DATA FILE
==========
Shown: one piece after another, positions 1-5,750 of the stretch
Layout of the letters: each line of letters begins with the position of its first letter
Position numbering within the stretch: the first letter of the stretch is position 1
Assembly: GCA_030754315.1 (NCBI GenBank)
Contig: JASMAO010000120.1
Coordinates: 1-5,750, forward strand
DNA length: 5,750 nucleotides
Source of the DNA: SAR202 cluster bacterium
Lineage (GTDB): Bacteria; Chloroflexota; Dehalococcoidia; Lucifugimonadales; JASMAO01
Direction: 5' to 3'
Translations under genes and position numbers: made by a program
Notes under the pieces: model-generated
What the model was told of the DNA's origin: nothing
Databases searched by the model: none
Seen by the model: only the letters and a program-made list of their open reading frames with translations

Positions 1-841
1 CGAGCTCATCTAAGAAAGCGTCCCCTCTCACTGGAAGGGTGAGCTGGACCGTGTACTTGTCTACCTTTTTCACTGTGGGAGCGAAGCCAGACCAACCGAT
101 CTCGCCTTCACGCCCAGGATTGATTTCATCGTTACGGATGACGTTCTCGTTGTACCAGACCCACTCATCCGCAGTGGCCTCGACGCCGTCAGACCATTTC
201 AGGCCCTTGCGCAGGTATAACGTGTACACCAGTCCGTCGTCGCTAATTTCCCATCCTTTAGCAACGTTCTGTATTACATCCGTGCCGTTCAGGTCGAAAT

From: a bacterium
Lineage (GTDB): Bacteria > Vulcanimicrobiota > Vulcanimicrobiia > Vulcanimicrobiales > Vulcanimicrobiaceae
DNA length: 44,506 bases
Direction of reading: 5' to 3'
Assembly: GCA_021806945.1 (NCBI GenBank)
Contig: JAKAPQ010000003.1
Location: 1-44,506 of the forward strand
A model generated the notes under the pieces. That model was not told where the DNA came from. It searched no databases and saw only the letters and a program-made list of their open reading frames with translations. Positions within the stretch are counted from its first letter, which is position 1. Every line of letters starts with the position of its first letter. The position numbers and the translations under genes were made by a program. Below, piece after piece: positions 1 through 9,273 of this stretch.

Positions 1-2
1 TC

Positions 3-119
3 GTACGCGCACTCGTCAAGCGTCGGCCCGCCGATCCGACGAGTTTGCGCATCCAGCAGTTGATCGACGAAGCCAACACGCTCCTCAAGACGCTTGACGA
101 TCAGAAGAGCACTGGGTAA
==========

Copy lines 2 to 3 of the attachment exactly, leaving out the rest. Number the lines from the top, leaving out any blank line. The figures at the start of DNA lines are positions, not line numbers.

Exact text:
Layout of the letters: each line of letters begins with the position of its first letter
Position numbering within the stretch: the first letter of the stretch is position 1